The Bears made a short run in their preseason, beating the Kansas City Chiefs B team, the Seattle Seahawks and the Cleveland Browns to a 3-0 record.
Now, the games are counted.
The Bears open the regular season by welcoming Trey Lance and the San Francisco 49ers to Soldier Field on Sunday.
Head coach Matt Eberflus and general manager Ryan Pauls have spent time stripping down the roster as they embark on what could be a lengthy rebuild. Expectations aren’t high for the 2022 Bears, but the schedule is soft, and the young talent on the roster, led by quarterback Justin Fields, should be cause for excitement.
As Week 1 approaches, it’s time for the age-old tradition of making silly predictions as the leaves change color. But let’s do it anyway.
Here are five can’t-miss predictions for the Bears’ 2022 season:
Bears rush out the door
Opening the season against the 49ers and Green Bay Packers is a tough task for Eberfels. The Bears catch the 49ers when they can, with Lance still getting his feet wet in the Kyle Shanahan offense and an interior offensive line still trying to gel.
Still, the 49ers have plenty of talent for the Bears to beat. The Week 2 trip to Green Bay is not without signs of hope, however, as the Bears fall to 0-2.
Then the soft schedule is reached.
The Bears won four of their next six, defeating the Houston Texans, New York Giants, Washington Commanders and New England Patriots. A Week 8 loss to the Dallas Cowboys sees them fall to 4-4, but it’s a positive start to the Iberfels era.
Winter comes and crushes the bears’ dreams of playing
A 4-4 start to the season is enough to keep the Bears in the playoff hunt, especially in the bottom NFC.
But the loss comes as the Bears go Nov. 1-3, and the December schedule of the Packers, Eagles, Bills and Vikings ends their chances of a postseason appearance. Only New Year’s Day helped the Bears salvage the season and finish the season at 6-11.
Robert Quinn’s encouragement
After a historic 18.5-sack season and the Bears starting to rebuild, conventional wisdom suggested that star defensive end Robert Quinn would be shipped out.
But it wasn’t like that.
General manager Ryan Pauls elected to retain Quinn, believing his value to a young Bears team far outweighed a trade return.
“I’m a huge fan of Robert Quinn,” Pauls said. “He was productive. One thing, and it’s not that Khalil wasn’t, but for Robert, he brings one of those examples that Matt wants to see outside the defense by being a constant, high motor. That’s the guy. Another leader in the room can show the way to the young people. And he’s doing a great job at it.”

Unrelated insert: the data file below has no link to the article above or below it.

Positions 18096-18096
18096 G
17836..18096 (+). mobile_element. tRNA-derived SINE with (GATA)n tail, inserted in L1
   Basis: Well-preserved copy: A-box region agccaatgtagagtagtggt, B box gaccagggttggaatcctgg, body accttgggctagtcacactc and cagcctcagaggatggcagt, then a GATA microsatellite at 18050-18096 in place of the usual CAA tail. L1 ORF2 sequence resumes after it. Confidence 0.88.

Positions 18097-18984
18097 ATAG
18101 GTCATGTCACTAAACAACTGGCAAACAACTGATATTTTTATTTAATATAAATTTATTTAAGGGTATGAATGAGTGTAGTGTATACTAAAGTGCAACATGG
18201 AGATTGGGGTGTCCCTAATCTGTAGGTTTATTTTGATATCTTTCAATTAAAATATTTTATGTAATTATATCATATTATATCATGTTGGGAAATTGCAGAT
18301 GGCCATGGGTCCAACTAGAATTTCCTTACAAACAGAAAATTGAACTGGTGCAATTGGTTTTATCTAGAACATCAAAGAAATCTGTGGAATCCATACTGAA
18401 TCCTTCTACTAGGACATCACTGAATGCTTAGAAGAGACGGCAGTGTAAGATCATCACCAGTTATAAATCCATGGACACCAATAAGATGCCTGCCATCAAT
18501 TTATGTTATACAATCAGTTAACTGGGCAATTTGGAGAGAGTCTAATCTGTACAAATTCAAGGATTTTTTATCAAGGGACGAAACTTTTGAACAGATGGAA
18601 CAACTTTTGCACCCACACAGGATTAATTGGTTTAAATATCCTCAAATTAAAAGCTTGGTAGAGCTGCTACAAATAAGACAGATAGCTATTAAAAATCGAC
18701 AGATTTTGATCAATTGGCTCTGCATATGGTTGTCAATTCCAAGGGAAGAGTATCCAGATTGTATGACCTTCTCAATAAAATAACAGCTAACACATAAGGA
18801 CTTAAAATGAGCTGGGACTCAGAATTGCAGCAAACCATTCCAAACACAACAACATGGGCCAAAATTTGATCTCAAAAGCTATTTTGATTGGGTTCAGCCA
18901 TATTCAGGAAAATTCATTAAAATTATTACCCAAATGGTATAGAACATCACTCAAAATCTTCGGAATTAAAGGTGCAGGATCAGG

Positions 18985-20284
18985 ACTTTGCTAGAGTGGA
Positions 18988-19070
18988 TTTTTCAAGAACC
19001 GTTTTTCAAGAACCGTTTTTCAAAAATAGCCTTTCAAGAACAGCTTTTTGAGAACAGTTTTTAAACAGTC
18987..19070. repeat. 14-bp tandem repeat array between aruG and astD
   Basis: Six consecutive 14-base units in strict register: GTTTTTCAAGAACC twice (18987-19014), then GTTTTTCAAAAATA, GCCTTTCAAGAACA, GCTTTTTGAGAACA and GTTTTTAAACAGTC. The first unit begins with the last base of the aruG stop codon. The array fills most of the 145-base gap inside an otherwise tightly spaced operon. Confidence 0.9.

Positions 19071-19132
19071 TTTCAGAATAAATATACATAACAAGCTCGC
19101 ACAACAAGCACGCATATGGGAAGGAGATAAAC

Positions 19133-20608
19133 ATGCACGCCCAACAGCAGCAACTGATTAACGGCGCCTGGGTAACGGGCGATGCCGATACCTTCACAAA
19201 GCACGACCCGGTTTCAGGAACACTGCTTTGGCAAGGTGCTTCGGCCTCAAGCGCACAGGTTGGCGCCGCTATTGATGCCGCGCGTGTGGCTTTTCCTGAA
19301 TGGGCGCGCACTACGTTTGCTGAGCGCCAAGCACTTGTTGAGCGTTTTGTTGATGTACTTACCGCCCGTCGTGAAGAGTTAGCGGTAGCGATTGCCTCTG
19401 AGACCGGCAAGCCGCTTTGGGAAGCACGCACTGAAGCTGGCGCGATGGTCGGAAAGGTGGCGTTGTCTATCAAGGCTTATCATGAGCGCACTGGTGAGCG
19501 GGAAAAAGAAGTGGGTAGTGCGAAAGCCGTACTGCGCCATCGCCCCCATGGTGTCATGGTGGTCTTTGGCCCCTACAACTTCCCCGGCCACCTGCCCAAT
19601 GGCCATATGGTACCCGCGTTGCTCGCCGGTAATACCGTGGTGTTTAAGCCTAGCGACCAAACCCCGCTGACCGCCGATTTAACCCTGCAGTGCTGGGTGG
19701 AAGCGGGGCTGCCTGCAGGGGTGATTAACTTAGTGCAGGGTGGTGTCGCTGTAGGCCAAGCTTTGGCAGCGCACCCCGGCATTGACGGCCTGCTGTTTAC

With Eberflus and defensive coordinator Allen Williams preferring not to make too much noise, the Bears need Quinn to get after the quarterback as much as possible this season.
While not quite matching the mark he set last season, Quinn still proved to be one of the best pass rushers in the NFL and followed up his 18.5 sack campaign with 14 tackles.
Bears rookies Kyler Gordon and Jaquan Brisker discuss their goals for their first NFL seasons. All rookie teams, Defensive Player of the Year, etc.
Gordon’s movement and coverage skills are exceptional. But the Bears will immediately throw the Washington product into the fire, likely asking Erbless to nickel-and-dime him. Rookie cornerbacks often have an adjustment period going from college to the NFL. Given the time he missed in training camp, it’s fair to expect Gordon’s rookie season to have some early bumps.
That’s just life in the NFL.
Brisker should have an easy time adjusting to the NFL. The Bears plan to ask the Penn State product to primarily handle box safety duties, while veteran Eddie Jackson rotates around the back end.
In one preseason game, Brisker showed why the Bears are high on him. He is a tough, high IQ safety who is always around the ball. For a coaching staff fanatical about takeaways, Brisker can catch the changeup at a high clip if the ball goes up.
The last AP Defensive Rookie of the Year was safety Mark Carrier for the Bears in 1990.
Brisker took home the hardware with a touchdown, notching 10 receiving yards and finishing with 124 combined tackles in an impressive rookie campaign.
Justin Fields, Pro Bowler
Offensive coordinator Luke Getsy worked on the scheme as Fields stepped in as a second-year quarterback — a noted athlete who likes to attack downfield with his big arm.
The Bears’ preseason finale in Cleveland showed us how Gatsey’s wide zone scheme and Fields’ talent can be a perfect marriage.
While you don’t want to overstate the preseason, I think Fields is ready for the offseason, even without weapons and a shaky offensive line.
Gatsy’s plan is the main reason.
Shanahan’s system has caught on in the NFL because it makes life easier for quarterbacks, plotting easy throws up the middle of the field for big gains after the run.
With a scheme that works to his strengths and the confidence to be the unquestioned starter, Fields could explode into the position and claim a Pro Bowl spot in the NFC.
After Aaron Rodgers, Tom Brady and Matthew Stafford, the NFC is more or less a quarterback desert filled with unproven young talent like Trae Lance and Jalen Harts and good-but-not-elite veterans like Kirk Cousins and Dak Prescott.
Whether Fields makes it in the first round or not, he will be in the Pro Bowl after what I believe will be a big season for the Bears’ sophomore quarterback if he joins after the pick.
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